Monday, June 8, 2015

Galactic Civilizations 3 Lacks Zing

Look, it's the planet Terminus! Bonus nerd points if you can guess which other Foundation-inspired planet I'm going to reference later in this post, but look, look, I have the planet Terminus under my control and it's at the edge of the game map and specializes in research! How amazing is that? I am officially geeking out over here, people.  This is to a large extent the sort of thing we play games for, to place ourselves in grandiose escapist fantasies inspired by our favorite authors, to travel beyond the mundane.

So why is Galactic Civilizations 3 so mundane? I mean, okay, I really was somewhat jazzed about how promising this game looked in beta and it does many things right to engage the player. Little gimmicks like colonization events lend your 4x-ing some well-written flavor and the Spore-quality ship design feature allows for a little player creativity. Planet development makes satisfying use of the adjacency bonus gimmick so common in these games. Its biggest selling point is probably the sheer size of the game map putting an unruly expanse of hundreds of solar systems at your disposal, but that runs into the game's main problem. Your game experience on the whole is not that scenic close-up view above. There is nothing to do at the solar system scale. Instead, you'll spend most of your time zoomed out to the tactical overlay looking at simple ideograms.

Granted, the scale is impressive. As the genre for megalomaniacs, 4x games have over the past years finally been acquiring the grandiose maps we always hoped they would. Yet this throws their common failing of redundancy into starker light. Gal Civ 3 is blatantly intended as a representative 4x game but for a genre which is supposed to be all about growth, it gets a very flat feeling to it after the initial wave of expansion. The different tech options (missiles vs. energy weapons, etc.) are not different enough to make for meaningful choice. Every new building is yet another 40% boost to research or influence. Every new trade-oriented planet is just like your last three trade-oriented planets. Bigger ship designs don't really act bigger; they just have more slots to fill. All in all, it's no more than what you could get by firing up an old copy of Master of Orion or Ascendancy. It's good clean fun but lacks a good, solid "wow" factor for the end game. Why not put all this new technology allowing for such huge environments to more creative use?

See, spacefaring SciFi isn't just about a big galaxy. It's about big ideas. From lowly Terminus on the edge of the galaxy, I should at some point late in the game be able to progress to its logical counterpart: Trantor. Instead of upgrading hex by hex, why not pave over a world and turn it into a gigantic administrative center? Where are the damn wormholes? Why can't I desertify an entire planet and fill it with sandworms? Where's my damn Dyson sphere, or at least a Ringworld? I can't seem to even build a measly Death Star!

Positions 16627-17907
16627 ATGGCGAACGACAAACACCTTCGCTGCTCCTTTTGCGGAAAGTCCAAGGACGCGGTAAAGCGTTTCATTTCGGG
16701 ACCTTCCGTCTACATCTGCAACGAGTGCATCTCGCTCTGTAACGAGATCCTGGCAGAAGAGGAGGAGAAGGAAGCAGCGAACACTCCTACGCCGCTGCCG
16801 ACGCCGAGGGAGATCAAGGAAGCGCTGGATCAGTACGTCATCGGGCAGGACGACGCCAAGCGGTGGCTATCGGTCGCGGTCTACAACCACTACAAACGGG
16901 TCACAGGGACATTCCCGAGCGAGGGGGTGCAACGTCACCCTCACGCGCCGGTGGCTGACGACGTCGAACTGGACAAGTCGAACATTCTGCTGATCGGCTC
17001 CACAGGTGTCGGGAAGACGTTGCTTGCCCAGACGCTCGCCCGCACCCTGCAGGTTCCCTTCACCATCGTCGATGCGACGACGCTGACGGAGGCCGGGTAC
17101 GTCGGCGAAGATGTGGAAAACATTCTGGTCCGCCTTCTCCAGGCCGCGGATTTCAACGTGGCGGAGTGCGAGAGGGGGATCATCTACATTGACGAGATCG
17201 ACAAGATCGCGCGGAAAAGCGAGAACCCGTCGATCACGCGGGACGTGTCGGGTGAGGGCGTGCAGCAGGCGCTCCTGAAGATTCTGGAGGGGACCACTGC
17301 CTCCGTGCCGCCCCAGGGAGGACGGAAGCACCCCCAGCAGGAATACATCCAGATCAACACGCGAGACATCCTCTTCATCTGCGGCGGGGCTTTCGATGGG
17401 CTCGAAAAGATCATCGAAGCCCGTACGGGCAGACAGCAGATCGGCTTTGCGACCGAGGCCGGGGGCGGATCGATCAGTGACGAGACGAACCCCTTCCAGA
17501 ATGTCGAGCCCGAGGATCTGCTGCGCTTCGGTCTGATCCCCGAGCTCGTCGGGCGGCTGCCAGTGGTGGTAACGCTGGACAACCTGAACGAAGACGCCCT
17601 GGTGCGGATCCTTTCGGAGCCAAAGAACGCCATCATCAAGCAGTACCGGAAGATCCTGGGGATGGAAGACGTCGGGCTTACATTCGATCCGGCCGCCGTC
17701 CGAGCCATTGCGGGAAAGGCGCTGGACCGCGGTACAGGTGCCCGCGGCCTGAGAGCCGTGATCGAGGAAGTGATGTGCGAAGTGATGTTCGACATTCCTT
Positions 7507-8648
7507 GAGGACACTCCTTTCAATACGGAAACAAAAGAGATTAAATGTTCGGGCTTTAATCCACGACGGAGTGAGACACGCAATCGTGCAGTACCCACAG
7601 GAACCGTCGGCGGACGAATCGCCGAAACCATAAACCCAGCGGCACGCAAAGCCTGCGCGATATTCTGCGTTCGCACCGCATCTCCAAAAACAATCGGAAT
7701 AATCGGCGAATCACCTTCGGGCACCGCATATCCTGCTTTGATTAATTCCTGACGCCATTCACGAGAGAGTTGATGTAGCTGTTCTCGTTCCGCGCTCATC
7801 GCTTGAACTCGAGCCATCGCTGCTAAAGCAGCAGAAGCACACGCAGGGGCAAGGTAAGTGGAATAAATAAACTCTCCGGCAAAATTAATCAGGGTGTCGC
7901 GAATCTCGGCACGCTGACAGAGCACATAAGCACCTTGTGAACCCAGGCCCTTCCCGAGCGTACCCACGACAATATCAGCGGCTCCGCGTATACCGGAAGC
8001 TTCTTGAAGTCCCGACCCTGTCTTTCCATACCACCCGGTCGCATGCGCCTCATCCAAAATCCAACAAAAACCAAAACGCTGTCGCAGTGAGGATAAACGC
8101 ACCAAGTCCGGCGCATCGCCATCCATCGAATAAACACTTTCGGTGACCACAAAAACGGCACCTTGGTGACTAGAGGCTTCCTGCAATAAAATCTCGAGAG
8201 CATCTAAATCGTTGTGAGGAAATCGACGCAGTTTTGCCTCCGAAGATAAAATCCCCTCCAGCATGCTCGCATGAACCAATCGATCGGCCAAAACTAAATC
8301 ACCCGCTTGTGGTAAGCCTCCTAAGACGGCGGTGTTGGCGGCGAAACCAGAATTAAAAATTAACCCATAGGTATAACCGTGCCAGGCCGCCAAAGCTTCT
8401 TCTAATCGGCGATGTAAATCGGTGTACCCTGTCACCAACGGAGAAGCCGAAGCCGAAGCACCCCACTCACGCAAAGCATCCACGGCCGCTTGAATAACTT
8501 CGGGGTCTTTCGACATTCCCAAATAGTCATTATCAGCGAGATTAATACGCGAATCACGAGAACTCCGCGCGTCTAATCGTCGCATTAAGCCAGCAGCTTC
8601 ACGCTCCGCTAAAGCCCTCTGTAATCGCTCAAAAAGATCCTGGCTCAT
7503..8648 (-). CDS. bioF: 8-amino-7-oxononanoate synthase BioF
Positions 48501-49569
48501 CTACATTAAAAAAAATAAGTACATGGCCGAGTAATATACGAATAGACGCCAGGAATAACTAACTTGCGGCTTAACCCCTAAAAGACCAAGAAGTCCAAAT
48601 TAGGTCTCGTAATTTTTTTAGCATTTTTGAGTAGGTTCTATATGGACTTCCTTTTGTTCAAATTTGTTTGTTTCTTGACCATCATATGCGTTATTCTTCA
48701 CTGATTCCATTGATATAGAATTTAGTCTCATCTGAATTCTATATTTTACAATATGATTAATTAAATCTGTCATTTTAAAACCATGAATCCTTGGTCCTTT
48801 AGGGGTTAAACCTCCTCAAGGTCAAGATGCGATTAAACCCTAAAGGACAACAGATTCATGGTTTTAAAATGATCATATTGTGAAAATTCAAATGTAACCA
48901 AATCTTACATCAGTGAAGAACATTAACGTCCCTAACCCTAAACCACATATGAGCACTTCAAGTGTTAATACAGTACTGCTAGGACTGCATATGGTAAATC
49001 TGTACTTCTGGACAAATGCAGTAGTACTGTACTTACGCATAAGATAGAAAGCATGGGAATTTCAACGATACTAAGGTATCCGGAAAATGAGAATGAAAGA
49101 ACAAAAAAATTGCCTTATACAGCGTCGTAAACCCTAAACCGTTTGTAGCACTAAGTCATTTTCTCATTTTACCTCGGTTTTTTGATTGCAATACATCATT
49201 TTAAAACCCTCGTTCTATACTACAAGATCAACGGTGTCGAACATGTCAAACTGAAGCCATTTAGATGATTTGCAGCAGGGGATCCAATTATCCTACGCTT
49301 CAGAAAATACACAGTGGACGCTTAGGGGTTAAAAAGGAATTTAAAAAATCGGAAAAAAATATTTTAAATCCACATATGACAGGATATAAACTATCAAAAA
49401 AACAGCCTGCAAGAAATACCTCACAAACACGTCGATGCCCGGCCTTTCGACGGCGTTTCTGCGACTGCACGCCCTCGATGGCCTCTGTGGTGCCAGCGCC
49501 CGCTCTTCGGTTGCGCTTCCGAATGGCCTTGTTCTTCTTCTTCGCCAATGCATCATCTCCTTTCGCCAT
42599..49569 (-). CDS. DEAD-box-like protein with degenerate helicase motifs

More than that, are robots the most exotic alien species we can imagine? Why can't I be a race of giant floating medusae living in gas giants or a plasma being living in stars? Why aren't the various types of planets at least home to different alien species, a la Space Empires? Why can't I be a brain parasite species gaining techs and bonuses for each new alien race I enslave?

I can't tell whether this game is just an outrightly cynical attempt to cash in on an existing fan base or just an attempt to lock down the exact definition of the 4x category. Maybe it's so restrictive for the sake of balance as it seems to have some multiplayer ambitions, but multiplayer 4x has always been a fool's errand. When your greatest selling point is a galactic-sized, turn-based marathon that takes a week of real time to finish, you're better off giving up on trying to get players together for it. This is a single-player genre.

I'm guessing things like stars of death will be making an appearance on $5-10 a piece DLC packs in the future but for now, after a very good first impression, Gal Civ 3 is merely a disappointingly unambitious project. For $50 you should get more than just a glossier version of Ascendancy, and by the time the DLC packs wring another twenty or fifty bucks out of you, much more inspired games will come along. If you've been wondering what classic 4x is all about, Gal Civ 3 is an excellent encapsulation of it... but do yourself a favor and wait a year or two for it to be priced as the bargain-basement material it unfortunately resigns itself to be.
Aside from its glossier graphics, this game's 1995 all over again, and is in many ways even less creative than its older counterparts.

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